- Training Circle: Spreading sociocracy through training and consulting.
- Community Network Circle: Networking and supporting the sociocracy world, including SoFA members, sociocratic practitioners and promoters, and regional and language-oriented groups.
- Support Circle: Providing SoFA infrastructure and administrative systems so that there is ease in running the organization
In order to make sociocracy accessible to everyone (our overall aim), someone needs to write and post stuff, someone needs to train people, someone needs to connect people who are trained to make sure it remains accessible, and someone needs to take care of the internal health of the organization. That’s it. Or for another fictional organization, someone needs to produce stuff, someone needs to sell stuff, someone needs to take care of the shared systems of the organization.
Step 3: sub-sub aims and roles.
Now think about the sub-sub aims. For example, those who sell stuff, what needs to happen so they can sell stuff? They might have to provide a platform to sell, they need to ship things and they need to market the product. Depending on how much need there is operationally, things might shift a little – sometimes we form a sub-circle a little closer to one aspect, sometimes a little closer to something else. Or maybe you decide that outreach is a big part of the work and that it deserves to be a top-level department circle.
Some aspects might be taken care off by a role that lives in a circle. You don’t need an extra circle for everything. For example, sometimes I see clients build counterparts of “restocking the printers with paper” circles for each department just because all departments use computers and printers. Instead, have one role like that in SoFA’s support circle (above) or any other appropriate circle.
Keep in mind:
- Make sure every circle has a doable and meaningful contribution to make.
- Don’t overbuild. Put as much as possible into roles. Don’t form circles around things that don’t require cooperation or shared deliberation.
- Your structure won’t be perfect. Make it good enough and pay attention to what needs tweaking.
- A good structure is a structure where each can just do what they are there for with minimal friction so that minds are freed up to think about their overlap with others but don’t have to coordinate all the time.
- Sometimes one circle relies on the information from another circle – that doesn’t mean they have to be in charge of getting that information together. One circle can be in charge, and the way information flows is coordinated.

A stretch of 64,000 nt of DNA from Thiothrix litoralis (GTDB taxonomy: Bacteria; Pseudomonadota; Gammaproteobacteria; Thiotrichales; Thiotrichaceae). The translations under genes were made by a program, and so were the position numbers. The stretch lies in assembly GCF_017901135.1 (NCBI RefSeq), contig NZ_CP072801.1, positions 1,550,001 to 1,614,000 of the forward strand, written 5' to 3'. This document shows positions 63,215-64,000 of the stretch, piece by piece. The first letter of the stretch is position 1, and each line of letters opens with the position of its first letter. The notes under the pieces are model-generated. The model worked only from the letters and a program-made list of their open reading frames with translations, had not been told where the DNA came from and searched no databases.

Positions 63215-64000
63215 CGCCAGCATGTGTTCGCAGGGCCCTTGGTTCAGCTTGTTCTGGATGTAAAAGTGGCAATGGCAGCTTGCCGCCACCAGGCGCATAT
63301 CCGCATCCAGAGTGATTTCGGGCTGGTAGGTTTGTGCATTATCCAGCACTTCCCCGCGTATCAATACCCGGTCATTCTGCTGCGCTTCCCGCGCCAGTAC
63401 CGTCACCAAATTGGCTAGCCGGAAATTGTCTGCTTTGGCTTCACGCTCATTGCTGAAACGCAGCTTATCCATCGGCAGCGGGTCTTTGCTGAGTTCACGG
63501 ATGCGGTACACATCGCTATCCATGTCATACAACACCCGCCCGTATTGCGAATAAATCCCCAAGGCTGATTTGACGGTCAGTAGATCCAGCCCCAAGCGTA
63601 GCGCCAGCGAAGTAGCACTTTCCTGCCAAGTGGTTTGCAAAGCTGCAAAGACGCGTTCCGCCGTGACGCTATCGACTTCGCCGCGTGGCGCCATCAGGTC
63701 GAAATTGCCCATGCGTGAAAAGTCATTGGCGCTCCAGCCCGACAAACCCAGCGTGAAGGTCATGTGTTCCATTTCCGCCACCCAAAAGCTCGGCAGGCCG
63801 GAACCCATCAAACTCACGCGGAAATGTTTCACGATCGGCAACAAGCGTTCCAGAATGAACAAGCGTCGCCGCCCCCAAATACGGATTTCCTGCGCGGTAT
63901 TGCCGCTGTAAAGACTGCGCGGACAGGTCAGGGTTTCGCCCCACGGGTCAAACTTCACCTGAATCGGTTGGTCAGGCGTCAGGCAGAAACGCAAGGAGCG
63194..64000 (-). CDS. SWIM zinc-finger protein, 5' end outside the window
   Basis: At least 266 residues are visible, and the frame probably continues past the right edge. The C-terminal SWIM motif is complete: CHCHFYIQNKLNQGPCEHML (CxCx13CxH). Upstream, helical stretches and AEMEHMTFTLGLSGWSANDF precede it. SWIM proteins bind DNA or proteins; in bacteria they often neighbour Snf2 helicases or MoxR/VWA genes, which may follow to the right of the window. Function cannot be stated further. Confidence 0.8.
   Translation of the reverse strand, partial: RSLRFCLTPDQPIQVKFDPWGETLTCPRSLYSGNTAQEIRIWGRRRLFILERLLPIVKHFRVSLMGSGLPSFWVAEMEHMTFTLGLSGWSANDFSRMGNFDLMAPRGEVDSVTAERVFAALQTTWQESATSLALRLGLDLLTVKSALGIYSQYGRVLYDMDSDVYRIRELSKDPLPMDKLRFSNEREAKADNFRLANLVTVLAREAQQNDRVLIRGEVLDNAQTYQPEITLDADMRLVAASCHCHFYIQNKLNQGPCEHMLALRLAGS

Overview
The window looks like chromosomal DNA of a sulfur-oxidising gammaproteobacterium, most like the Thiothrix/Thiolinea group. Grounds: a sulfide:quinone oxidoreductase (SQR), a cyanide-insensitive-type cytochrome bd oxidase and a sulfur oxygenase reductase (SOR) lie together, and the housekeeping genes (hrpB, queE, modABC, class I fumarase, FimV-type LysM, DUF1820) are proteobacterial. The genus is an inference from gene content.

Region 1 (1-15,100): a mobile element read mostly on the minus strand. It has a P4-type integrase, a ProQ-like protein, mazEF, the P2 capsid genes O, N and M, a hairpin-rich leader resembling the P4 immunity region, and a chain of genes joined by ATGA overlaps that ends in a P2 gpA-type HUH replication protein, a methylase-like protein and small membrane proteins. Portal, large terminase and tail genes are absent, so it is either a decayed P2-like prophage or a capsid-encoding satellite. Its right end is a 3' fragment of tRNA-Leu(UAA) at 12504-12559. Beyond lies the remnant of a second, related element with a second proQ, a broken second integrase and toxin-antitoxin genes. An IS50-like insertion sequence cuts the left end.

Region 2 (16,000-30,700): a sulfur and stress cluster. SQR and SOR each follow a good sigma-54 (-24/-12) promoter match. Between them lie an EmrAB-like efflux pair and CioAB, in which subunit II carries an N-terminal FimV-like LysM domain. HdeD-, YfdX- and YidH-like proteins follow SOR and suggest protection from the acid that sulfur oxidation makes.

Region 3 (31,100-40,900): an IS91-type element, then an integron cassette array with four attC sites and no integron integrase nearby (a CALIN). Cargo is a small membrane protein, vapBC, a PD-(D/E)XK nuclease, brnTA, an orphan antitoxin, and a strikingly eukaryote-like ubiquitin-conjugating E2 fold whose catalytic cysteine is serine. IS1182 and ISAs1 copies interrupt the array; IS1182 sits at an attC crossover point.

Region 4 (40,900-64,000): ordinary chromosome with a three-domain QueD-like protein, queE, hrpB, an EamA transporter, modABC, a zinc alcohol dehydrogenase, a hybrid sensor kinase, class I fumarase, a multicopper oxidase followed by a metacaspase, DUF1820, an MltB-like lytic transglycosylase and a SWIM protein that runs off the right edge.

4. Plug it together
The rest is standard: your main aims give you your department circles’ aims. For alignment and coordination, form a general circle between department circles. Sub-aims determine sub-circles.
Connect everything with people in linking roles (leaders and delegates).
The Mission Circle oversees how the mission is expressed in the overall aim(s). Stakeholder circles might be formed to give input on Mission Circle level.
5. Transition power and try out the new structure
It’s not trivial to transition over an existing structure into a circle structure. You’ll need to figure out who selects the original sets of leaders and circle members. You need to decide who is a decision-maker on the circle structure that you decide to start out with.
There are two basic approaches: jumping off the cliff and transitioning every circle at the same time. The advantage is that there is a clear beginning and a clear transition of power. The other approach is to establish circles in an incremental fashion. That might reduce the moving parts you’ll have in the air at the same time – yet it also means a longer transition period where things might not fit together perfectly yet, like keeping the wiring working when re-building a house room by room. Reach out for help! Others have done it before.
Stay alert to see how things are working. I don’t think I have ever seen an organization implement sociocracy without adjusting the circle structure very early on. You might have stretched yourselves too thin and formed too many circles. You might not have noticed how much two given circles need to align themselves. You might not have formed an intermediary circle where one is clearly needed.
Your circle structure is never complete or “done”. Things will always shift over time – maybe in the long run not at the department circle level, but certainly on the sub-circle level. You might move a circle closer to the General Circle because priorities in the organization change. Your funding streams might change and departments might close and new projects start. Like a person’s health requires ongoing attention, your organization’s health requires ongoing attention, and that includes the circle structure.